Fortunately, the negativity toward the Wendy’s ads may put the final nail in the coffin of this concept. I’ve also noticed that the original nebbish character in the Circuit City ads seemed to disappear quickly, to be replaced by slightly hipper characters.

- Costa Tsiokos, Mon 11/08/2021 07:25:21 PM
Category: Advert./Mktg. | Permalink | Feedback (3)

Sunday, November 07, 2021

sunday best
I’ve finished reading “OPUS: 25 Years of His Sunday Best”, and as promised when I received this review copy, I’m posting my impression of it.

So welcome to the first-ever Population Statistic Book Review. Thanks again to Time Warner Book Group for making it possible.

Let’s start with what “OPUS” is not:

It’s not a quintessential slice of Breathed’s representative “Bloom County” work. The meat of that lay in the daily strips, where the edgier satire and complete story arcs were showcased more fully. It also resided in the other characters, like Steve Dallas, Milo and Binkley (who, more than anything, served as Breathed’s persona). They were the drivers of what “Bloom” came to represent: A mirror of the ’80s as a decade of transition.

For Breathed, Sundays were generally the days off from the rest of the week’s intense social examination. While the Opus character certainly dealt with weighty issues (especially after he became the focus in “Outland” and his current, eponymous strip), his role was more to serve as a release from the hard stuff. He was the reliable optimist in Bloom County, counted on to inject his simple and sunny disposition — and even rationality — into an otherwise gloomy and wickedly cruel world. And indeed, this collection of Sunday strips celebrates that.

Not that Opus’ optimism always triumphed. Even he would sometimes succumb to the absurd hopelessness found in runaway consumerism and political chicanery (along with some now-departed societal artifacts like restaurant no-smoking sections). But you got the feeling that, despite his look of quiet despair and resignation by the final panel, the penguin would beat a trail to his cherished dandelion patch, recharge his enthusiasm and once again face the world with bright eyes and a smile (and occasional indignity).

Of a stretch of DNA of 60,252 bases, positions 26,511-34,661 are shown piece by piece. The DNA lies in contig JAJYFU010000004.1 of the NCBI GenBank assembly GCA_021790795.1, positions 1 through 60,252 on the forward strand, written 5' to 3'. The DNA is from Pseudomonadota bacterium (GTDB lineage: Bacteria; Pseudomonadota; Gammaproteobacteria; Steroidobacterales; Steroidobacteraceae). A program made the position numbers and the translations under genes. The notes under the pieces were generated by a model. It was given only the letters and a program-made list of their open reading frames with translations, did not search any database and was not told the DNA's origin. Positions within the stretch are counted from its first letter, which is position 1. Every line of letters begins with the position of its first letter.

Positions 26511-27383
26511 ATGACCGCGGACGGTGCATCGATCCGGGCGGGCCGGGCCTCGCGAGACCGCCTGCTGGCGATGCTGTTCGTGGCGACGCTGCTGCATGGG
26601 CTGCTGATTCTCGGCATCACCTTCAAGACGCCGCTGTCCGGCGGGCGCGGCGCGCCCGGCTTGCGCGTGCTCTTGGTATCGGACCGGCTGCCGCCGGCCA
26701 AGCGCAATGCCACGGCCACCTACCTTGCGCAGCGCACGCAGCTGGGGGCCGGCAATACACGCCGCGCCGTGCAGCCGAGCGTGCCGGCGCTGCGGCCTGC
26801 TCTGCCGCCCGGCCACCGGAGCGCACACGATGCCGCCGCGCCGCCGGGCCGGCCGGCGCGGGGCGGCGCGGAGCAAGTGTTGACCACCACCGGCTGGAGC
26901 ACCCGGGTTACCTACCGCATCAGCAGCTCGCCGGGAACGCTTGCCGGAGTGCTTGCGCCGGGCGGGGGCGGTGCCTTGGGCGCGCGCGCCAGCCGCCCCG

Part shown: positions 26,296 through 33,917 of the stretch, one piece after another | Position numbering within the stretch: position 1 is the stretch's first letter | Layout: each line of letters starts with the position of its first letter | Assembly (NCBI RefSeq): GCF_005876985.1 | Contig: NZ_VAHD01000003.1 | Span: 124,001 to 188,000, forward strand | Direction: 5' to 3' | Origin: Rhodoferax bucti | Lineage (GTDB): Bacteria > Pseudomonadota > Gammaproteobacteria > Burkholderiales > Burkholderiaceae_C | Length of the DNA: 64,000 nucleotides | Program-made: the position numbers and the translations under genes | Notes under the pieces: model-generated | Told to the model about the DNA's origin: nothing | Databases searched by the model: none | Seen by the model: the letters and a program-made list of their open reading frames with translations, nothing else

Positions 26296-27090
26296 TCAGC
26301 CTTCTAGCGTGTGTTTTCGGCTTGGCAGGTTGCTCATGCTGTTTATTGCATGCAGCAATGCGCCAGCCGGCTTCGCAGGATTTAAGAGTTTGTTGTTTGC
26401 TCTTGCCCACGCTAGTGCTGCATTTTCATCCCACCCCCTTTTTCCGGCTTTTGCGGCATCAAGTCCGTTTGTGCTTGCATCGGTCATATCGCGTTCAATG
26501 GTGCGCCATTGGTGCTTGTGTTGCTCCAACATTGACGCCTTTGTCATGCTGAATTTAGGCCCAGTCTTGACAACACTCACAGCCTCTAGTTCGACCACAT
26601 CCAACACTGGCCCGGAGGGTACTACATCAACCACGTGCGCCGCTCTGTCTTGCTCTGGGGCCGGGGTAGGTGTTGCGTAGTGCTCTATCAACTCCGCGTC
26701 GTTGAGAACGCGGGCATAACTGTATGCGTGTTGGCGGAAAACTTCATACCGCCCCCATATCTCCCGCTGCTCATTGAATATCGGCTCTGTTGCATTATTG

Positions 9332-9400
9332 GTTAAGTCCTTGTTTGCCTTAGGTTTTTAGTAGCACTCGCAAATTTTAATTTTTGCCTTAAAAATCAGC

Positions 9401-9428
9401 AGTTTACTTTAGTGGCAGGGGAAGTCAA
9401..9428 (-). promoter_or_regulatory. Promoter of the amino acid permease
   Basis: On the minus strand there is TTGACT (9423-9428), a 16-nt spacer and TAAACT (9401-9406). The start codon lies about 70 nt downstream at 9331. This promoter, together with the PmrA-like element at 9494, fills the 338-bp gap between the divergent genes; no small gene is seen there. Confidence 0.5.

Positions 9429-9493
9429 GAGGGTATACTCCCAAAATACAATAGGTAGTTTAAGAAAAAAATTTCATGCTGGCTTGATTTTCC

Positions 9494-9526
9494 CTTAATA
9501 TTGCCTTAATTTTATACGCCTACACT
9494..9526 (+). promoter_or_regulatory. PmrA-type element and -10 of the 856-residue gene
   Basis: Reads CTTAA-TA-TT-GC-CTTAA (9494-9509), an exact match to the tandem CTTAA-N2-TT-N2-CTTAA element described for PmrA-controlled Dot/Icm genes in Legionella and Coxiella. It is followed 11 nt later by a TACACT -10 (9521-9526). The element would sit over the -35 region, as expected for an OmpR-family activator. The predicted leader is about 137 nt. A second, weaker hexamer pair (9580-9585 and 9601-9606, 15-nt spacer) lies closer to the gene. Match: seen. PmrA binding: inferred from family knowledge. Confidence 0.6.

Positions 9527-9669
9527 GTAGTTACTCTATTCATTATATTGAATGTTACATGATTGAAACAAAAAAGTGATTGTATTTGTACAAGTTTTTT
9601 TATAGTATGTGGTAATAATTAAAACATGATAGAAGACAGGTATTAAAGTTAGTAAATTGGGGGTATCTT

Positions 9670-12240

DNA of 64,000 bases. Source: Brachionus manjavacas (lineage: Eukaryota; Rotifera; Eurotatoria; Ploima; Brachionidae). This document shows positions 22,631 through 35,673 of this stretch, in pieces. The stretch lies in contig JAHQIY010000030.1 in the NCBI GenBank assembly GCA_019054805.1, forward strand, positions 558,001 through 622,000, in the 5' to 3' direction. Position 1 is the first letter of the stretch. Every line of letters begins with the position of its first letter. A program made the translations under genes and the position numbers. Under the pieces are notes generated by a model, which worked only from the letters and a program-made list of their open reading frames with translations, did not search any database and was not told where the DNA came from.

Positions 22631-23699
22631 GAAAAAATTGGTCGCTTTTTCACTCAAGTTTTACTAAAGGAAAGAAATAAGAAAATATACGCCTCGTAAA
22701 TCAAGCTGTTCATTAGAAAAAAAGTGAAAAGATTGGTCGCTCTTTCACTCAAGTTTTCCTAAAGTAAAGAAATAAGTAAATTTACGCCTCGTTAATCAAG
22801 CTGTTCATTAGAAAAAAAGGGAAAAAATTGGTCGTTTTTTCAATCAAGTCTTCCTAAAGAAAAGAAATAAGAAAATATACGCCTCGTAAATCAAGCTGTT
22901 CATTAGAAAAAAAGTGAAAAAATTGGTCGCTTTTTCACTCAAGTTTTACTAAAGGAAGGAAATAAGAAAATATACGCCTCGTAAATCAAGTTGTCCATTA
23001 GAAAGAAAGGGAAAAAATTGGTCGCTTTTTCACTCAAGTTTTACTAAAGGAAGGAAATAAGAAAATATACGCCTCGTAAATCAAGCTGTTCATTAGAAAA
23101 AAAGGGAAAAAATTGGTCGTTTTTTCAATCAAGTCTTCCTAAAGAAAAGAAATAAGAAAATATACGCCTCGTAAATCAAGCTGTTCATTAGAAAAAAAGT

The strips here range from the very beginning of Bloom County’s run in 1981 through to the first several editions of the current strip. It’s not comprehensive, nor is it meant to be. Breathed selected these particular strips as his favorites featuring the penguin; it’s very much an Opus scrapbook. The cartoonist provides brief commentary for all three of Opus’ strips, none too enlightening but a good add-in nonetheless.

Despite the coverage of two decades, you don’t see much in the way of an evolution of Opus’ character, outside the early change in physical look. If anything, you get a hint of the evolution of Breathed’s cartooning style instead, from dealing with fairly fluffy material to more substantial fare throughout the ’80s and into the ’90s and the present day.

It’s been noted that Breathed’s satire portended the present pop-cultural landscape, and these Opus strips give a taste of that as well. The lampooning of the public obsession with “America’s Funniest Home Videos” 15 years ago brings to mind today’s fervor for reality television. Even further proof of how much things stay the same: A strip from the early ’90s targets Halliburton, which even then was making a name for itself in corporate malfeasance.